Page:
In our Natural History and Ecology of the Maine Coast class we have been talking a lot about birding. Luckily for us we got to put down the Steller’s Sea Eagle as the first bird on our new bird watching lists. The Steller’s Sea Eagle, is a giant eagle from Siberia/Russia with an eight foot wingspan, it almost never comes into the United States. However this year we got to see a Steller’s Sea Eagle ¨Stella¨, who managed to get lost and wind up in Maine not once but twice. We all knew that last year’s spring semester got to see her, but it was very uncertain if we would get to as well. The Tuesday field lab group came back to campus after a successful Stella sighting but unfortunately for my Thursday field lab group, Stella was nowhere to be found. However, we did have a lot of fun talking to Maine’s birding community, a Maine Coast Semester alumni, and going to the Five Islands to look at water birds and practiced using our binoculars.
The next day at lunch, Megan, one of our Science teachers, made the announcement that Stella had been sighted resting in her favorite tree. We were all very excited to get the opportunity to go see her. Four hours later, after our work programs and classes had ended, Megan, two of our teaching fellows, and about eight other students including myself packed into one of the vans and set off to go look for Stella. Megan told us that we might not be able to see her but we arrived at the bridge where she was last seen in high hopes. The very small group of people on the bridge made us nervous that Stella wasn’t there but when we found out that she was perched in a tree half a mile away. We couldn’t set up the scopes and binoculars fast enough. We were all able to get a good look at her through our binoculars and then we realized that Stella wasn’t alone, there was a bald eagle sitting in a tree near her. We couldn’t get enough of these two amazing birds and stood there watching them for close to thirty minutes.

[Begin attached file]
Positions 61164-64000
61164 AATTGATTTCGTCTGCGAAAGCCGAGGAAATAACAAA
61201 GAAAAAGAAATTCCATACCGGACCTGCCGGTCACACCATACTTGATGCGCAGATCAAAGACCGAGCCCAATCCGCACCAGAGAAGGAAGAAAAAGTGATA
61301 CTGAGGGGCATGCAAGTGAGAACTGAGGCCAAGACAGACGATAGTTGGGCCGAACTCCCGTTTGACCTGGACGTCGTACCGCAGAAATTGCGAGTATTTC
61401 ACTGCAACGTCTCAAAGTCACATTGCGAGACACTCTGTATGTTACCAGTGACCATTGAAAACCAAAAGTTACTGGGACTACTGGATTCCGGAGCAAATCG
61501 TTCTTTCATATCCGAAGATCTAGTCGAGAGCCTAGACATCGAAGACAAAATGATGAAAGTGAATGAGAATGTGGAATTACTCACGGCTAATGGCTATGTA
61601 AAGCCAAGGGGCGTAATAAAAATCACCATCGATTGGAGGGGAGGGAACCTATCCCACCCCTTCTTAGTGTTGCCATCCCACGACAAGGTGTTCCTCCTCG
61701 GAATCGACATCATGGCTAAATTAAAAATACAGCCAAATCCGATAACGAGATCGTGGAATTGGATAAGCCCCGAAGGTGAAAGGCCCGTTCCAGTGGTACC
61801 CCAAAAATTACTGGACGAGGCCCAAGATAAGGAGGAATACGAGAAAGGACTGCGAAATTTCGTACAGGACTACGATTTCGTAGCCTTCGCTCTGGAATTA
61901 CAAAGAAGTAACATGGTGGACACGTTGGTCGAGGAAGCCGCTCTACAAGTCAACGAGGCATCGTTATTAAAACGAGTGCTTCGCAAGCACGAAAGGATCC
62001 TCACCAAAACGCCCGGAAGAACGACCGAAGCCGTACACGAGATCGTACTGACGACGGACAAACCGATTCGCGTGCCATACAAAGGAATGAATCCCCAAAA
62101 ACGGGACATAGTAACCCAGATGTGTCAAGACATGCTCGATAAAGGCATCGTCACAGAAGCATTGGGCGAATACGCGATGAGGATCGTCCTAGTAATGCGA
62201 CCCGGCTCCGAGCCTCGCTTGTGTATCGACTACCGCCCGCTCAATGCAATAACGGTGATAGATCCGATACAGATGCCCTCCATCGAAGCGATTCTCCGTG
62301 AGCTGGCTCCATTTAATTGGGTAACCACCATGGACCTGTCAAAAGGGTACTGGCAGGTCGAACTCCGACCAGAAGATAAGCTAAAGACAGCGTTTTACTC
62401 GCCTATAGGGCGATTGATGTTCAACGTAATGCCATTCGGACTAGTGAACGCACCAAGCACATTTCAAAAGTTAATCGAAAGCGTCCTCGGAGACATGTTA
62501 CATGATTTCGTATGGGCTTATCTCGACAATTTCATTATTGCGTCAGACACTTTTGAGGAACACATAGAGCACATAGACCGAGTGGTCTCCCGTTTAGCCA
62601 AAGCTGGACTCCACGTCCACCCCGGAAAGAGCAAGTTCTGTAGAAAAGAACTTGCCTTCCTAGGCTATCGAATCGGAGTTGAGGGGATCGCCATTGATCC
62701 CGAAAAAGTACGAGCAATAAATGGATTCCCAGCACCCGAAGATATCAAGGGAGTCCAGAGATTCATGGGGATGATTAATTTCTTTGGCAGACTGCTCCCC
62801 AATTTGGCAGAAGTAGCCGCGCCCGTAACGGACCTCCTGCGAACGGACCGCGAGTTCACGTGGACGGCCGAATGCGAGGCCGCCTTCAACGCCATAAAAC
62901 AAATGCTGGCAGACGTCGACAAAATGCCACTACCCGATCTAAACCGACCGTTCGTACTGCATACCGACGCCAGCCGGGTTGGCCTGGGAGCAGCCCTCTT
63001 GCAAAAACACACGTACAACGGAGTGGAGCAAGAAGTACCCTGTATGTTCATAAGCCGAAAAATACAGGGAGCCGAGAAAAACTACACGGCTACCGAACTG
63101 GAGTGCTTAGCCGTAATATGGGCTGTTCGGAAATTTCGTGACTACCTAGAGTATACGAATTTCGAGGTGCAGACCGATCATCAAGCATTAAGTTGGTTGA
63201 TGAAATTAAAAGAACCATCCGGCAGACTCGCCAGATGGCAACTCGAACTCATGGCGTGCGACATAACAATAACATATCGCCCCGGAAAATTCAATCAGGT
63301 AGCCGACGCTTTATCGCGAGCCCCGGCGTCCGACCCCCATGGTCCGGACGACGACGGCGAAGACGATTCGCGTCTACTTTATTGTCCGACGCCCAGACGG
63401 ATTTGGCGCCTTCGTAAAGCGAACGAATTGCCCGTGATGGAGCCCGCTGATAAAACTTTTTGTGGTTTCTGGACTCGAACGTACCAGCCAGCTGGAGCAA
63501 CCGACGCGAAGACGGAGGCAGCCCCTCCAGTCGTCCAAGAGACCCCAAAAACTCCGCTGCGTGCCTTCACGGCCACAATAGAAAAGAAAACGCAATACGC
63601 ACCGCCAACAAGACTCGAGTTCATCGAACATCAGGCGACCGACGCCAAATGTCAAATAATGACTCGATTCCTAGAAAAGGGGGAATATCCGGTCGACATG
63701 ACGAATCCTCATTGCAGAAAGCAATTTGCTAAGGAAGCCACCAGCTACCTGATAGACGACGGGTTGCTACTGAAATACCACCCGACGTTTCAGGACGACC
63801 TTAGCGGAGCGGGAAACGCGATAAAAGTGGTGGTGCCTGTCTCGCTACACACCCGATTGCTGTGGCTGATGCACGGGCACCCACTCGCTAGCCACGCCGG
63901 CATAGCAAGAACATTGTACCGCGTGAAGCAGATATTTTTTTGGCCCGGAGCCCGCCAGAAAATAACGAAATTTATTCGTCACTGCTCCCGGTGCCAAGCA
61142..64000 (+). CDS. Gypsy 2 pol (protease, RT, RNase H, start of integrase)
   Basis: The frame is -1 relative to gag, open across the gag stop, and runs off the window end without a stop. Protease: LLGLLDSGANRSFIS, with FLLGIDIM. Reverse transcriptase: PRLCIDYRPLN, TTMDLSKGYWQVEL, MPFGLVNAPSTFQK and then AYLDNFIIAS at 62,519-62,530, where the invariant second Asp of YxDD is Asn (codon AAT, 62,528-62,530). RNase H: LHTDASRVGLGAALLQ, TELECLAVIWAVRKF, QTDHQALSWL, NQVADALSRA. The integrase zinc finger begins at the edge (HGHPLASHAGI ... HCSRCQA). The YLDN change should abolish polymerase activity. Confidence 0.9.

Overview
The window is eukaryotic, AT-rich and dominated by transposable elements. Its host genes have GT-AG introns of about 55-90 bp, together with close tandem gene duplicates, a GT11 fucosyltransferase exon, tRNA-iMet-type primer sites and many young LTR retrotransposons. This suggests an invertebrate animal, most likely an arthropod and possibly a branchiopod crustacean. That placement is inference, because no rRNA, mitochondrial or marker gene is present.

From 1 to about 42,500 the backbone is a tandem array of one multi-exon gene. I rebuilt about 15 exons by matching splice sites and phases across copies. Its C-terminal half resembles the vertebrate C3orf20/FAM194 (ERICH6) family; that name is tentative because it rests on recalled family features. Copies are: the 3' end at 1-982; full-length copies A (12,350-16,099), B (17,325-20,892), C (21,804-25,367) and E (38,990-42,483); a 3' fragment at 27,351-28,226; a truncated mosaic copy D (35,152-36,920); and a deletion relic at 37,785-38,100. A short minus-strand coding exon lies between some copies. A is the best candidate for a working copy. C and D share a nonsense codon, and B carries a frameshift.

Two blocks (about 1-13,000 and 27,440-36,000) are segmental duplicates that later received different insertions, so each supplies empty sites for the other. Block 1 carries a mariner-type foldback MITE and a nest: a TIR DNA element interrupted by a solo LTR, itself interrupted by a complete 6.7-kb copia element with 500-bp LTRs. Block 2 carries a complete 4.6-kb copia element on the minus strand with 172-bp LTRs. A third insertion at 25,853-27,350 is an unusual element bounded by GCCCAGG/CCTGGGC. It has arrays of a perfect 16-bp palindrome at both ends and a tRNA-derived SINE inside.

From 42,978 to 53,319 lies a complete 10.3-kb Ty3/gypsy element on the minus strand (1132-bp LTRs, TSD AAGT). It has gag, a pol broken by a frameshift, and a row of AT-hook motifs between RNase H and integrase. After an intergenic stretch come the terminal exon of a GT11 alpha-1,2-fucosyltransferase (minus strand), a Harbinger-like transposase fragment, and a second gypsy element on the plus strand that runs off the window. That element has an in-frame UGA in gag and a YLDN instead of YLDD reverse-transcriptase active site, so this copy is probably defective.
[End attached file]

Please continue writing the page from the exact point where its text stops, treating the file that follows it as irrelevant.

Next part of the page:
Before seeing Stella I wasn’t really into birding but I told myself that I would be missing out if I didn’t go and try to see her. Seeing Stella completely changed my perspective on birding because it was a once and a lifetime experience and the collective excitement that everyone felt when we got to see her really bonded us together. It gave me a new appreciation for the art of birding and how amazing it was to get to see such a rare bird.
Dunedin Imbier-Maher, Lincoln School, Providence, RI